- Native to temperate Eurasia.
- Emergent plant that grows along shorelines and wetlands or as a submergent plant in lakes and rivers.
- May or may not produce flowers. Flowers are pink to white. Blooms from June to August.
- Typically grows in shallow waters but can survive in water as deep as 6 meters.
- Disperses by wind, water and humans through improper garden waste disposal, water based recreation and trading.
- Known infestations in the Pend D’Oreille River in the state of Washington. Please report immediately if you suspect an infestation.
Consequences of invasion
- Extremely aggressive, spreads quickly and displaces native shoreline vegetation.
- Adversely impacts native fish species by forming dense stands.
- Provides favourable habitat for invasive fish species such as small and large mouth bass, northern pike and walleye.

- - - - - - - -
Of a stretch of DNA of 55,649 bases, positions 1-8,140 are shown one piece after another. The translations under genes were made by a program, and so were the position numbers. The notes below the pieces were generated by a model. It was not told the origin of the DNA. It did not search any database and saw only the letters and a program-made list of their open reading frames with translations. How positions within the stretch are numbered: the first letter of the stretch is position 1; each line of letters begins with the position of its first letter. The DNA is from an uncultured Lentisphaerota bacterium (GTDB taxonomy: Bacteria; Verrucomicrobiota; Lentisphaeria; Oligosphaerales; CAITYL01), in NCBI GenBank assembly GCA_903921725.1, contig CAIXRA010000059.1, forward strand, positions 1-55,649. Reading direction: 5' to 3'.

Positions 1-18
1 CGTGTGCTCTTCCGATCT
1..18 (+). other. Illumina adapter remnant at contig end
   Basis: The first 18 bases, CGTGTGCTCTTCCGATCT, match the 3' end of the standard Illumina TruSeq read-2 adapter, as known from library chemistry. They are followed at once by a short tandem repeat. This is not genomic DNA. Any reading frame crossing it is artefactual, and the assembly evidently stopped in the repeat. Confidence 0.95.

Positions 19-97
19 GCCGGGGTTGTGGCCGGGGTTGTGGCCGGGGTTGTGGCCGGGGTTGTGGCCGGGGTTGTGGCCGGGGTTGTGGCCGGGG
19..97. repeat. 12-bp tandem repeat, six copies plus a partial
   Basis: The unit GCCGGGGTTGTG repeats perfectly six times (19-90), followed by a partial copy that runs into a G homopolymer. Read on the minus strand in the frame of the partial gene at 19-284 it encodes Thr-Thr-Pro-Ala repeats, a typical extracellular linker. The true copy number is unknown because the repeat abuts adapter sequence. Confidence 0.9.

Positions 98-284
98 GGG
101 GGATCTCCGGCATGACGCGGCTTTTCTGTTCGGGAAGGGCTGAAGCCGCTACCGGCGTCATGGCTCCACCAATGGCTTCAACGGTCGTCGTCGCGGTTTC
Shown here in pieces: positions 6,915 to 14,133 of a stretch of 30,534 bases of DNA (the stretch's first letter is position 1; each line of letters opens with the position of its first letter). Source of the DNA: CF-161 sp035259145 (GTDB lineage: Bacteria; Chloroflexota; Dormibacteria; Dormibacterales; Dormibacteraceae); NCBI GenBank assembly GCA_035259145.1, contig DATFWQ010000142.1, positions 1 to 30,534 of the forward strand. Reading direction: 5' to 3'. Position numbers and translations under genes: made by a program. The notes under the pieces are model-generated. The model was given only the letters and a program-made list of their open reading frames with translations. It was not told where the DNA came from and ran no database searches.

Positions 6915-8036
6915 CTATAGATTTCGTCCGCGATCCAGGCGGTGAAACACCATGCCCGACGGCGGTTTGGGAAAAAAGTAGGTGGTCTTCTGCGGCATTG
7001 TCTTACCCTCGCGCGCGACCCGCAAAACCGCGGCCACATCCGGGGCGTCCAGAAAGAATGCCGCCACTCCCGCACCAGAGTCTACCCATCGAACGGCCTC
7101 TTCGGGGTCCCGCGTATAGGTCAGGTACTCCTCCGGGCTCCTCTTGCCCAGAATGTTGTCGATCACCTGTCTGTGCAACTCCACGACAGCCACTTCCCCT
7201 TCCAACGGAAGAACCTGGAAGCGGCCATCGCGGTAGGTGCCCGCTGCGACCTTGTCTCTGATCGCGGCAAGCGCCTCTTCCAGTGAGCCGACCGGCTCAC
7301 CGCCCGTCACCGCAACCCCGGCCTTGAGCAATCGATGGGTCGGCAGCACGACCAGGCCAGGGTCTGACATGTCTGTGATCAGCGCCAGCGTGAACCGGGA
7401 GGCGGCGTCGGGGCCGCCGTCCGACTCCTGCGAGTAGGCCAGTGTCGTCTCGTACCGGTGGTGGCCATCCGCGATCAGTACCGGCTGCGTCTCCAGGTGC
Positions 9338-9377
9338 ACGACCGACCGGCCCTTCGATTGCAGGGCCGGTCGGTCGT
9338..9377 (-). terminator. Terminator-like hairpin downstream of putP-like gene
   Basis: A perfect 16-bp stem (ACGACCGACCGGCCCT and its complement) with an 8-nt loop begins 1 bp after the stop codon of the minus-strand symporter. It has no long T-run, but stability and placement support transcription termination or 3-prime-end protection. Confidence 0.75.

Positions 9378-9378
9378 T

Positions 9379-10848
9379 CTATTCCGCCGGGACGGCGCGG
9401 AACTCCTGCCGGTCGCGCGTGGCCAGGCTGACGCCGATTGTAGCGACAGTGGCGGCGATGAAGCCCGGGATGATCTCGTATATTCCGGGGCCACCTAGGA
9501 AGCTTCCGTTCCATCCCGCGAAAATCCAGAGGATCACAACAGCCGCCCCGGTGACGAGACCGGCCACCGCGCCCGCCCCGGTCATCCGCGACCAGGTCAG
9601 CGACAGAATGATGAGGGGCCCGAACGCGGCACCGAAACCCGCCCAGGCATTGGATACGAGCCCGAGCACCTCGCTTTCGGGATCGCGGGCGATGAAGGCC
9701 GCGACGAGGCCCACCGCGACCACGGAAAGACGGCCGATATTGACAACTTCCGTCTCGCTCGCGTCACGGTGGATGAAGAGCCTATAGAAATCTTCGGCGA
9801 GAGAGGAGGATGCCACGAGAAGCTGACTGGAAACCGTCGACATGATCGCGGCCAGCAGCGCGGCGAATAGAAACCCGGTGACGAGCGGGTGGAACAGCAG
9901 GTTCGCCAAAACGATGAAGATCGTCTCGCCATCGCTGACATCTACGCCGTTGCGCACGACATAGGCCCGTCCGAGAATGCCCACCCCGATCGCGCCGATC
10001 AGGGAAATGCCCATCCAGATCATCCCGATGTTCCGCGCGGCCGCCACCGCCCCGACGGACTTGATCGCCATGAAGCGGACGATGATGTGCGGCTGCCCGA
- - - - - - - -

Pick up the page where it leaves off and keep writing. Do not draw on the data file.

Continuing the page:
- Dense infestations negatively impact recreational boating and other recreational activities.
Status in the CKISS region
- Flowering rush is currently classified as Eradicate on the CKISS Annual Priority List.
Integrated pest management options
- Do NOT plant Flowering Rush in your water gardens. Utilize an alternative such as western blue iris (Iris missouriensis).
- Properly dispose of garden and yard waste by bagging and disposing of at your local landfill.
- Aquatic invasives can be very difficult to manage once they establish in a system, so prevention is the best option for this species.
- Flowering Rush | CKISS PDF Profile
- Flowering Rush | CKISS Detailed PDF Profile
- Flowering Rush | BC Invasive Species Alert
- Flowering Rush | Invasive Species Centre
- Flowering Rush | Sea to Sky Invasive Species Council
- Flowering Rush: Best Management Practices | Ontario Invasive Plant Council
- Flowering Rush | Montana State University